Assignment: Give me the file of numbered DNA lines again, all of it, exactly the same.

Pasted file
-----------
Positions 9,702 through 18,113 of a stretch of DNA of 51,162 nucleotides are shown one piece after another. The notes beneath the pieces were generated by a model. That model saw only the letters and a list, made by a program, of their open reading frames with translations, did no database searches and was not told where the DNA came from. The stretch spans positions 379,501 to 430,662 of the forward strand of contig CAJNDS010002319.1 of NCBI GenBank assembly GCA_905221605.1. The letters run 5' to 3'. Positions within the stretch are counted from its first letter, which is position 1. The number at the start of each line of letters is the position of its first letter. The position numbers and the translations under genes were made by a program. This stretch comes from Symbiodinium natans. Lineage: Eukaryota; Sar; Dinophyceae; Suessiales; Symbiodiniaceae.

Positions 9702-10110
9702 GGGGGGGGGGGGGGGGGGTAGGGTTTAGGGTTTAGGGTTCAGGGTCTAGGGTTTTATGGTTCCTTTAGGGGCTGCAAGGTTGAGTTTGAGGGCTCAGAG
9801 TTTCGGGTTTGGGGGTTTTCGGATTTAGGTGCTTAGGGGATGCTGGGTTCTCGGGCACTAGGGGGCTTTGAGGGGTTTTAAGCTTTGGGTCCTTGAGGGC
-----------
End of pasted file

Positions 9,702 through 18,113 of a stretch of DNA of 51,162 nucleotides are shown one piece after another. The notes beneath the pieces were generated by a model. That model saw only the letters and a list, made by a program, of their open reading frames with translations, did no database searches and was not told where the DNA came from. The stretch spans positions 379,501 to 430,662 of the forward strand of contig CAJNDS010002319.1 of NCBI GenBank assembly GCA_905221605.1. The letters run 5' to 3'. Positions within the stretch are counted from its first letter, which is position 1. The number at the start of each line of letters is the position of its first letter. The position numbers and the translations under genes were made by a program. This stretch comes from Symbiodinium natans. Lineage: Eukaryota; Sar; Dinophyceae; Suessiales; Symbiodiniaceae.

Positions 9702-10110
9702 GGGGGGGGGGGGGGGGGGTAGGGTTTAGGGTTTAGGGTTCAGGGTCTAGGGTTTTATGGTTCCTTTAGGGGCTGCAAGGTTGAGTTTGAGGGCTCAGAG
9801 TTTCGGGTTTGGGGGTTTTCGGATTTAGGTGCTTAGGGGATGCTGGGTTCTCGGGCACTAGGGGGCTTTGAGGGGTTTTAAGCTTTGGGTCCTTGAGGGC